Where do you need the Shalom of the Christ child in your life? Where do you need the Prince of Peace to step into your life and begin the process of setting it right?

2. How can you and I engage in active shalom making in the midst of waiting during this advent season? To whom and to where are you called to work for Shalom in this world? What can you do during advent to bring the Shalom of God to bear in this world?

Those are some of the questions that we’ll wrestle with together during our discussion time together.

1. What thoughts, comments, insights, questions, etc.. does this Scripture text and/or the message bring to your mind?

2 Where do you need the Shalom of the Christ child in your life? Where do you need the Prince of Peace to step into your life and begin the process of setting it right?

3. How can you and I engage in active shalom making in the midst of waiting during this advent season? To whom and to where are you called to work for Shalom in this world? What can you do during advent to bring the Shalom of God to bear in this world?

4. What is God saying to you and what are you going to do about it? What is God saying to us and what should we do about it?

Waiting for Hope

December 1, 2014 0 Comments Tweet This

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Today begins a 4 week period of time on the Christian calendar called Advent. Advent comes from the Latin word adventus; it means coming. Advent is about three comings – the birth of Jesus, the incarnation, and the second coming. Advent is the beginning of the liturgical year and is the time when the Church (universal) reenters the story of the coming of King Jesus our Messiah. Not only do we talk about coming, we also talk and experience waiting and preparation. In the Christian church it is a time of waiting and longing for the coming of the Christ child. It is also a time of preparing for the second coming of Jesus. The traditional 4 weeks in Advent are normally about Hope Peace, Joy and Love. And so many churches throughout the world during the next 4 weeks will be preparing themselves spiritually for Christmas.

We will be spending the next four weeks waiting. Waiting and preparing our lives, our selves, and our community for the advent of Jesus, both the first and second advent. We will be talking about the traditional themes of advent, that of waiting for hope, waiting for peace, waiting for joy, and waiting for love.

So today we are talking about waiting for hope. Tradition has it that on this the first Sunday of Advent in the Christian calendar we look ahead to the second coming of Christ. And so we will be spending our time today talking about waiting for hope. We will look at this idea of waiting for hope by looking at a text that was written on the other side, before Jesus coming, and with that text see the waiting for hope that was taking place then, as they waited for the first coming. And we’ll connect it to our world today when we long, wait and hope for Jesus to come the second time and set everything right.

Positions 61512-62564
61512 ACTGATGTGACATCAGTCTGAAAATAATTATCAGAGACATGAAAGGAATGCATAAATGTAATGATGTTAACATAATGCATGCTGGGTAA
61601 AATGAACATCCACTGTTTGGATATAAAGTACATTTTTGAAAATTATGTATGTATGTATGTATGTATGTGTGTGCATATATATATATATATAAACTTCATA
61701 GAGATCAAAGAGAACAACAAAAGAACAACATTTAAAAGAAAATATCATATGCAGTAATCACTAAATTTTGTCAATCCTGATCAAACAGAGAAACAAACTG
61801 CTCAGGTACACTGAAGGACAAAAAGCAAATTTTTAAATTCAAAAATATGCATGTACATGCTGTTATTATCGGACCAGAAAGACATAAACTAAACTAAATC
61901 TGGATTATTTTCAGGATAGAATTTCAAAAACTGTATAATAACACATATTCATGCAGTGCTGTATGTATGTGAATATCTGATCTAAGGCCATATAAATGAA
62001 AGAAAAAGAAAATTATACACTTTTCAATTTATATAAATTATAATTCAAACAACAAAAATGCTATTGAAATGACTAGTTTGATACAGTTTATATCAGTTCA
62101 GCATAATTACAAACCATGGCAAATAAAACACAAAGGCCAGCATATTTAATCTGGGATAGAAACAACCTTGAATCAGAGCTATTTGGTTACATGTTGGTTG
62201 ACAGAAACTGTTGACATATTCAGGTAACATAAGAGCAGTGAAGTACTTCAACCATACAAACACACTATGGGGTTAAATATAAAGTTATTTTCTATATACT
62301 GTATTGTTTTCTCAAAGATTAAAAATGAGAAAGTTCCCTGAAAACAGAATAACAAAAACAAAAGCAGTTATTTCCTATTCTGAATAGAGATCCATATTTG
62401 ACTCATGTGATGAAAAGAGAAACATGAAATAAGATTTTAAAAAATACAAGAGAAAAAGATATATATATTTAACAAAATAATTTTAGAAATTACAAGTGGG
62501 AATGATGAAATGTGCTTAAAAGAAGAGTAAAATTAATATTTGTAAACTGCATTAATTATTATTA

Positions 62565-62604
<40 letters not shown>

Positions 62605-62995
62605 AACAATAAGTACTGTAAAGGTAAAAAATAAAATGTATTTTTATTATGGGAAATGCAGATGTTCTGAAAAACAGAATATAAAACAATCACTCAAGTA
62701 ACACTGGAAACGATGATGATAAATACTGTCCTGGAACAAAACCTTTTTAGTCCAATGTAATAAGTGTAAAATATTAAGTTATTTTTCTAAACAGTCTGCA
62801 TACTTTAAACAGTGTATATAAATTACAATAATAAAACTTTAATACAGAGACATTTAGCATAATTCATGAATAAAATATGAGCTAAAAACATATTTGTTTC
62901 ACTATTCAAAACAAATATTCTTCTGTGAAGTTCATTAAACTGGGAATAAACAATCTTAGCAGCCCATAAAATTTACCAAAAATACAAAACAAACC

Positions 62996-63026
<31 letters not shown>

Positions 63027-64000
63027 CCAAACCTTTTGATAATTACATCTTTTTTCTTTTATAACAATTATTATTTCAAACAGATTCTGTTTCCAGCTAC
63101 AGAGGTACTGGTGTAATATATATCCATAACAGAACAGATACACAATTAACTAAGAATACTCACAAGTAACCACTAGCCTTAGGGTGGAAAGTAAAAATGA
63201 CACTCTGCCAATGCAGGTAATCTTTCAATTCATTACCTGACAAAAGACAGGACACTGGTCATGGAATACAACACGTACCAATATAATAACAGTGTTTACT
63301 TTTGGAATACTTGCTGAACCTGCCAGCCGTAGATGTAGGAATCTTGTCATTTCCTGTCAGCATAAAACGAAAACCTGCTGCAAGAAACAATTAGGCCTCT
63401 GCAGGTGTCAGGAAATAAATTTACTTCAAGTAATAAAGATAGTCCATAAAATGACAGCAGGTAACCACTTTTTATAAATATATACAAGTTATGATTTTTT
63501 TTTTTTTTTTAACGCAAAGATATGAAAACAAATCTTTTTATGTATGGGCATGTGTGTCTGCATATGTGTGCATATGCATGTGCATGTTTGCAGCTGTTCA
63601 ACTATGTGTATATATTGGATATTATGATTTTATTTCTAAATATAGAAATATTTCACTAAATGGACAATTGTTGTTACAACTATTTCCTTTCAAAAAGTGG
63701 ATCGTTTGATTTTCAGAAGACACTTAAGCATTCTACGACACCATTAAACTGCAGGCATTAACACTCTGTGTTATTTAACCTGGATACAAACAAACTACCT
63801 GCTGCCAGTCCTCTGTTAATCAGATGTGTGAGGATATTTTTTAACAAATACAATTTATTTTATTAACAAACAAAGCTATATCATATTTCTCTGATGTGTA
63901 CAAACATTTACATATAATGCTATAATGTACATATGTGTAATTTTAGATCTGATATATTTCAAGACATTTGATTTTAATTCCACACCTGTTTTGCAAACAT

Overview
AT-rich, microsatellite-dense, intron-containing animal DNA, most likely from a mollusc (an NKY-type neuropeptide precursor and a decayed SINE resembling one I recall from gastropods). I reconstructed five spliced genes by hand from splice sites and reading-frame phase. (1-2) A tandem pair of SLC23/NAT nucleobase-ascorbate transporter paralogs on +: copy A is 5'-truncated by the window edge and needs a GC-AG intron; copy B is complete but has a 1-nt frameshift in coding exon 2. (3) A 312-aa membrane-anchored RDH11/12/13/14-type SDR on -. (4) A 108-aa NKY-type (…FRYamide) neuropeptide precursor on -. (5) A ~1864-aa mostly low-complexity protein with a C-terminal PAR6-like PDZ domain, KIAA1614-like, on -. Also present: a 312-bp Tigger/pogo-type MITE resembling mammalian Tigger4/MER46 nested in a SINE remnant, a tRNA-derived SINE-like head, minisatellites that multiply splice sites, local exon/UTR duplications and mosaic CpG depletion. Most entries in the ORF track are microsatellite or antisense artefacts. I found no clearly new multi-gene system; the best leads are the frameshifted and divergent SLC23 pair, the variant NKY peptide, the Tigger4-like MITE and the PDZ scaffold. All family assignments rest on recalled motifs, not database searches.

Now our world is in desperate need of hope. In desperate need of being set right. All you had to do this week is to turn on the news and read about all the things that are broken in the world. For instance, everything around what is happening in Ferguson, MO. Now no matter what side or no side you are on in the matter, we can say that our world is broken. What is happening in Ferguson is a result of sin. A world broken by racism, violence, fear, hatred, injustice and division. It seems like we have lost hope so the return of hope is so badly needed. You see no politician, no public figure, no one, no matter how much hope they promise will ever be able to bring true hope to fulfillment. Will never be able to set things to right. We need the hope that only Jesus can bring. We need Jesus to set things right. We long and we wait and we hope for the second coming of Jesus just as the Israelites waited, longed and hoped for the coming of the Messiah to save them, redeem them, free them from the hands of oppressors, and to set them to right.

Let’s turn to a passage of Scripture that we’ll be looking at both today and next week that was written 700 years before the coming of Jesus Christ. Isaiah 9:1-7. Isaiah 9:1-7 says, “Nevertheless, there will be no more gloom for those who were in distress. In the past he humbled the land of Zebulun and the land of Naphtali, but in the future he will honor Galilee of the nations, by the Way of the Sea, beyond the Jordan—The people walking in darkness
have seen a great light; on those living in the land of deep darkness a light has dawned. You have enlarged the nation